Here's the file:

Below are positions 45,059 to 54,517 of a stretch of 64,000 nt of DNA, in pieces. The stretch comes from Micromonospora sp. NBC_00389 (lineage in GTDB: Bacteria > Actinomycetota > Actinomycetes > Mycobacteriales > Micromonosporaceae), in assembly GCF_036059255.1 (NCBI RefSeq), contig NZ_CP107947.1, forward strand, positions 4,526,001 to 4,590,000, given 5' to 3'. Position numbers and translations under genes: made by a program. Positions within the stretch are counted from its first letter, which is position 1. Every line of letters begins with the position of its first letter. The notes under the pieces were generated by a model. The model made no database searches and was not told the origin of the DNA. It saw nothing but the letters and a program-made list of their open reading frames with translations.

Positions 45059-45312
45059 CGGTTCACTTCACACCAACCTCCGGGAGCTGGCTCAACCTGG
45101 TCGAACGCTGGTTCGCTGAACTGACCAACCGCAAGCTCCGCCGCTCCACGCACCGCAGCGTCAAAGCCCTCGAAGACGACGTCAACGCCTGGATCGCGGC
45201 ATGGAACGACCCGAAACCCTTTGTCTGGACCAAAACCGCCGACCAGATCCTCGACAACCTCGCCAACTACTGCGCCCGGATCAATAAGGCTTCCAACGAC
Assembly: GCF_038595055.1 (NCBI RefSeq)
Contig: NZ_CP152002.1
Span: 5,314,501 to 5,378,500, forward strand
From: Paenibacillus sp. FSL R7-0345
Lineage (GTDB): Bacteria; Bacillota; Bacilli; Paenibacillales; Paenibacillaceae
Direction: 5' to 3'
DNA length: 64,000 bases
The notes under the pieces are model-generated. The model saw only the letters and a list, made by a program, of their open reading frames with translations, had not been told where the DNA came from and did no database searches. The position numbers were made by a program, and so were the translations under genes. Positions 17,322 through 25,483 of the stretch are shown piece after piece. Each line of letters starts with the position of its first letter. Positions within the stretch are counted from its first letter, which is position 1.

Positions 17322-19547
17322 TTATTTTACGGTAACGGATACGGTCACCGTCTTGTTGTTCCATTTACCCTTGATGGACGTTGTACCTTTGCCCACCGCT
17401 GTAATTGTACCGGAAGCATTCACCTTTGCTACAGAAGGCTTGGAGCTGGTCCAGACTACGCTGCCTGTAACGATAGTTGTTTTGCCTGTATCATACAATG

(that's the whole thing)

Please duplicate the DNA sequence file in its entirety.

Below are positions 45,059 to 54,517 of a stretch of 64,000 nt of DNA, in pieces. The stretch comes from Micromonospora sp. NBC_00389 (lineage in GTDB: Bacteria > Actinomycetota > Actinomycetes > Mycobacteriales > Micromonosporaceae), in assembly GCF_036059255.1 (NCBI RefSeq), contig NZ_CP107947.1, forward strand, positions 4,526,001 to 4,590,000, given 5' to 3'. Position numbers and translations under genes: made by a program. Positions within the stretch are counted from its first letter, which is position 1. Every line of letters begins with the position of its first letter. The notes under the pieces were generated by a model. The model made no database searches and was not told the origin of the DNA. It saw nothing but the letters and a program-made list of their open reading frames with translations.

Positions 45059-45312
45059 CGGTTCACTTCACACCAACCTCCGGGAGCTGGCTCAACCTGG
45101 TCGAACGCTGGTTCGCTGAACTGACCAACCGCAAGCTCCGCCGCTCCACGCACCGCAGCGTCAAAGCCCTCGAAGACGACGTCAACGCCTGGATCGCGGC
45201 ATGGAACGACCCGAAACCCTTTGTCTGGACCAAAACCGCCGACCAGATCCTCGACAACCTCGCCAACTACTGCGCCCGGATCAATAAGGCTTCCAACGAC
Assembly: GCF_038595055.1 (NCBI RefSeq)
Contig: NZ_CP152002.1
Span: 5,314,501 to 5,378,500, forward strand
From: Paenibacillus sp. FSL R7-0345
Lineage (GTDB): Bacteria; Bacillota; Bacilli; Paenibacillales; Paenibacillaceae
Direction: 5' to 3'
DNA length: 64,000 bases
The notes under the pieces are model-generated. The model saw only the letters and a list, made by a program, of their open reading frames with translations, had not been told where the DNA came from and did no database searches. The position numbers were made by a program, and so were the translations under genes. Positions 17,322 through 25,483 of the stretch are shown piece after piece. Each line of letters starts with the position of its first letter. Positions within the stretch are counted from its first letter, which is position 1.

Positions 17322-19547
17322 TTATTTTACGGTAACGGATACGGTCACCGTCTTGTTGTTCCATTTACCCTTGATGGACGTTGTACCTTTGCCCACCGCT
17401 GTAATTGTACCGGAAGCATTCACCTTTGCTACAGAAGGCTTGGAGCTGGTCCAGACTACGCTGCCTGTAACGATAGTTGTTTTGCCTGTATCATACAATG